I first spent time with then Gov. Reagan in 1974. I worked to create the first Capitol Steps event – and really the first Contract with America – for candidate Reagan in 1980. For eight years, I served in the House as an active ally of President Reagan on nearly every issue. President Reagan was bold in his visionary approach but careful and cautious in taking risks. While he said the ultimate outcome of the Cold War would be “we win they lose,” he did not risk military confrontation with the Soviet Union.

Reagan would have been appalled at a 22-year war in Afghanistan, which the former chairman of the Joint Chiefs admitted this week was a strategic defeat.

Reagan warned in his farewell address that we were losing ground to a cultural effort to undermine our history, destroy the spirit of patriotism and eliminate learning what it meant to be an American. He would be much bolder and more radical today – faced with collapsing inner-city schools and radical anti-Americanism on college campuses. The Gov. Reagan who took on the counterculture at Berkeley was a much tougher and more intense opponent than the Morning in America Reagan from the 1984 campaign.

People who object to President Trump’s aggressiveness and hide behind a sanitized, phony memory of Reagan forget that it was Governor Reagan who said of the Berkeley protests, “If it takes a bloodbath, let’s get it over with, no more appeasement.”

As Matthew Continetti recently wrote for the National Review, “If Donald Trump is elected president in November, he will have assembled a coalition unlike any Republican nominee in my lifetime.”

Citing research from the American Enterprise Institute, Continetti pointed out that President Trump’s favorability is growing. His popularity is now at the highest points since he left office, and he is making steady gains with white and black Americans – and big gains with Hispanic Americans.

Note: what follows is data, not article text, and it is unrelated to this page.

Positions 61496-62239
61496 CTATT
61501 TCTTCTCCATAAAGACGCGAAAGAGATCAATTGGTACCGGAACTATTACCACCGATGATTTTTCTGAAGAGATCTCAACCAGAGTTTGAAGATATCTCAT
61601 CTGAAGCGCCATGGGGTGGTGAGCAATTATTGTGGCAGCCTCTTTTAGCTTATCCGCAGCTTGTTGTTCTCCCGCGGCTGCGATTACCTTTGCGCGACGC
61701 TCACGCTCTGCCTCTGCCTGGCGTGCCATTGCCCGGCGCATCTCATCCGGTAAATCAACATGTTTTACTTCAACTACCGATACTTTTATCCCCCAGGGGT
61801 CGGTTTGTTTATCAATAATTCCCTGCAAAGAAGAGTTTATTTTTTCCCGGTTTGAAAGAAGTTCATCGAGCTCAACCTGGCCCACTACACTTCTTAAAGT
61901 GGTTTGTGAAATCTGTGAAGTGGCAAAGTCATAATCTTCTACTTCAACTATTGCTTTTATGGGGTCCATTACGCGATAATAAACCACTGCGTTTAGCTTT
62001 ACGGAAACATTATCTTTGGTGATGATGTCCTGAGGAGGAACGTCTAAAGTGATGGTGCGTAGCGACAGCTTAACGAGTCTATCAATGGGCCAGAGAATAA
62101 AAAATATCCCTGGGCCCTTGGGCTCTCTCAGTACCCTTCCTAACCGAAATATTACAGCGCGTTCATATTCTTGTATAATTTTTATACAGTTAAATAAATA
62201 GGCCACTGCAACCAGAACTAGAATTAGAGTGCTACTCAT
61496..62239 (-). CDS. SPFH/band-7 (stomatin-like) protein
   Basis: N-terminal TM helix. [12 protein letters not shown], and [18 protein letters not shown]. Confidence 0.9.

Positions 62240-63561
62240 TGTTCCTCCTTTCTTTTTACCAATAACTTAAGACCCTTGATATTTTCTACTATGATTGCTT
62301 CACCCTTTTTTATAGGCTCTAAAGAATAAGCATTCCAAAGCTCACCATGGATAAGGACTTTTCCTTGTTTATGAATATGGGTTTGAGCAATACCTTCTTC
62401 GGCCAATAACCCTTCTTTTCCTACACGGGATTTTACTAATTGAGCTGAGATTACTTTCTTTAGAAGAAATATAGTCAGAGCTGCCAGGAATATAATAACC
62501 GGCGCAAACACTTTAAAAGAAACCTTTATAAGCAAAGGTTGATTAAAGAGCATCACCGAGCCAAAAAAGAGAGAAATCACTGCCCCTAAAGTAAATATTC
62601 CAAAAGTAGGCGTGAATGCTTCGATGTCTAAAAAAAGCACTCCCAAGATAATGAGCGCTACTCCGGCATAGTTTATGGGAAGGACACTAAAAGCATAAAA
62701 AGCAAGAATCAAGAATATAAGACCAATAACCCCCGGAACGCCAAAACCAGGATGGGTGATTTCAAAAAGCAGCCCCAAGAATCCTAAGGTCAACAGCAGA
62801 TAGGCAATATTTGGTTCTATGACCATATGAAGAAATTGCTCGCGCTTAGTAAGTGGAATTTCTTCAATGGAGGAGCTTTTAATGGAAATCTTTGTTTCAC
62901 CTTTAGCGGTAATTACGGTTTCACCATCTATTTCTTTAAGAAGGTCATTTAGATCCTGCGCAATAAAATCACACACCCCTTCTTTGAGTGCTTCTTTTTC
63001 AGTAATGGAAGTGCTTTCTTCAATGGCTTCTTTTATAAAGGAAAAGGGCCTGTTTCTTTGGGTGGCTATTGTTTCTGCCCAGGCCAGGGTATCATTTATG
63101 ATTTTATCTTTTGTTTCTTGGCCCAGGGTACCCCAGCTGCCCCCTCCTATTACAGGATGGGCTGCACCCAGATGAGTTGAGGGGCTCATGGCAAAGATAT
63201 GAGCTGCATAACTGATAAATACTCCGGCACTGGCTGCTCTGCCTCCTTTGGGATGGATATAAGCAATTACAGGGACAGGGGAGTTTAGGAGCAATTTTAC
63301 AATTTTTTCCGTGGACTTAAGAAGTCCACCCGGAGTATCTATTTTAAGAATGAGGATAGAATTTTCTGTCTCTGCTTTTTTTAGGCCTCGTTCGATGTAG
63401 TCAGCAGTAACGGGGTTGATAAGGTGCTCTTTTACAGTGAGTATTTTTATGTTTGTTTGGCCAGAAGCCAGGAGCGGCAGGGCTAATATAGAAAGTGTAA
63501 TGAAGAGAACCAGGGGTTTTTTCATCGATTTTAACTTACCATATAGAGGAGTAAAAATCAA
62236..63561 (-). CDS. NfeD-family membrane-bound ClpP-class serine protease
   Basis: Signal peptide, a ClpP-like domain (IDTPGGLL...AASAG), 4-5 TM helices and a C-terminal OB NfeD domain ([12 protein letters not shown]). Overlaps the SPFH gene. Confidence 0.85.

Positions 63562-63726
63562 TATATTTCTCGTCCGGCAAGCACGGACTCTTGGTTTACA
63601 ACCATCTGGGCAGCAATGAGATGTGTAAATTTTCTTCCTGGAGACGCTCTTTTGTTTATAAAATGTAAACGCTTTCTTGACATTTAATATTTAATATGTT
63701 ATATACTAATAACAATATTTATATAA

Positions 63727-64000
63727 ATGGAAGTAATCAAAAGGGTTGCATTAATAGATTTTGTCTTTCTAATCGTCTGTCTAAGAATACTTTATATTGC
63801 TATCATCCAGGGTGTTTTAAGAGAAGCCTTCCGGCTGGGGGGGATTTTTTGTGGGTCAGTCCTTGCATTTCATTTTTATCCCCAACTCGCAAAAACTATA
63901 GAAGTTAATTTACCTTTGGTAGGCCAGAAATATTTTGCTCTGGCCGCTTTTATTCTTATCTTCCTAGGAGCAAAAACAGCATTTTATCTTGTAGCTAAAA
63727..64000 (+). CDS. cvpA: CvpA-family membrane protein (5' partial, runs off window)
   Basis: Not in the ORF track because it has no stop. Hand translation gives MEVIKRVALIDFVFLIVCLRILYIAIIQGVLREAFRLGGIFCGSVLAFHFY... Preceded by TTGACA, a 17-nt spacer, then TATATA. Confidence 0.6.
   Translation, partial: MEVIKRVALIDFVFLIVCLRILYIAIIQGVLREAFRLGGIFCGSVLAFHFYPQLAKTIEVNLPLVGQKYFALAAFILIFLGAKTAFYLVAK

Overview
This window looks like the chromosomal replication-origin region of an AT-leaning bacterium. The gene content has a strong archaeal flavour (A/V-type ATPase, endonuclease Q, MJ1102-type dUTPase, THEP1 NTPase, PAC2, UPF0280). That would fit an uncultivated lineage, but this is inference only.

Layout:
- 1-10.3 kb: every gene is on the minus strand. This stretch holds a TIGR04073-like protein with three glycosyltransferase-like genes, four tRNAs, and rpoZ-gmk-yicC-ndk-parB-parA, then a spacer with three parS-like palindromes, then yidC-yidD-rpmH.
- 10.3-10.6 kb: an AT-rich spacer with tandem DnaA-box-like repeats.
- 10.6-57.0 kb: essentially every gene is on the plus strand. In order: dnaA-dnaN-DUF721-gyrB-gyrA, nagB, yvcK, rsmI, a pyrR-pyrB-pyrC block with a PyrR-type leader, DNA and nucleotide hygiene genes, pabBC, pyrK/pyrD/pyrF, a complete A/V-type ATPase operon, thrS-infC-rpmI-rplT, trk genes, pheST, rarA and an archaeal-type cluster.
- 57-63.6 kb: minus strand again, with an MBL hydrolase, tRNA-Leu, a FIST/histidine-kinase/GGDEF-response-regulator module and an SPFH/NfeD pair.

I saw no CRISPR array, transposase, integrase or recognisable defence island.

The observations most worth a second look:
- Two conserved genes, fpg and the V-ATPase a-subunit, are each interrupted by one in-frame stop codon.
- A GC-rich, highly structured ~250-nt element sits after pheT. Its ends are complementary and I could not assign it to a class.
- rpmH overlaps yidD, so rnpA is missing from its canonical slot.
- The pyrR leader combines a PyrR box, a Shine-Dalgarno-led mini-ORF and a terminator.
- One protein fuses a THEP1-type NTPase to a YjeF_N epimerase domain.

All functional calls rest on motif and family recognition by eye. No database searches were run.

Continetti captured the current challenge for the anti-Trump Republicans: “We aren’t used to a politics where the party of the ‘Left’ represents the establishment, and the party of the ‘Right’ represents an insurgent movement against the settled way of doing things.”

In short, traditional Republicans who wanted to be part of the establishment are being alienated by new Republicans who want to change that establishment.

The traditional Republican leadership (largely the Bush wing of the party) came from Yale, Harvard, Princeton, and had similar pedigrees. They see themselves as governing within the right wing of the old order. They are naturally repelled by the boisterous, noisy emergence of a working-class Republican movement which includes Latinos, African Americans, and blue collar whites. It doesn’t help that the new Republicans want to shatter the old order – not join it.

Think of the anti-Trump Republicans as the Al Smith branch of the GOP. Their complaints will tell you more about them than President Trump – and they will also lose.

For more commentary from Newt Gingrich, visit Also, subscribe to the Newt’s World podcast.

This article was originally published by RealClearPolicy and made available via RealClearWire.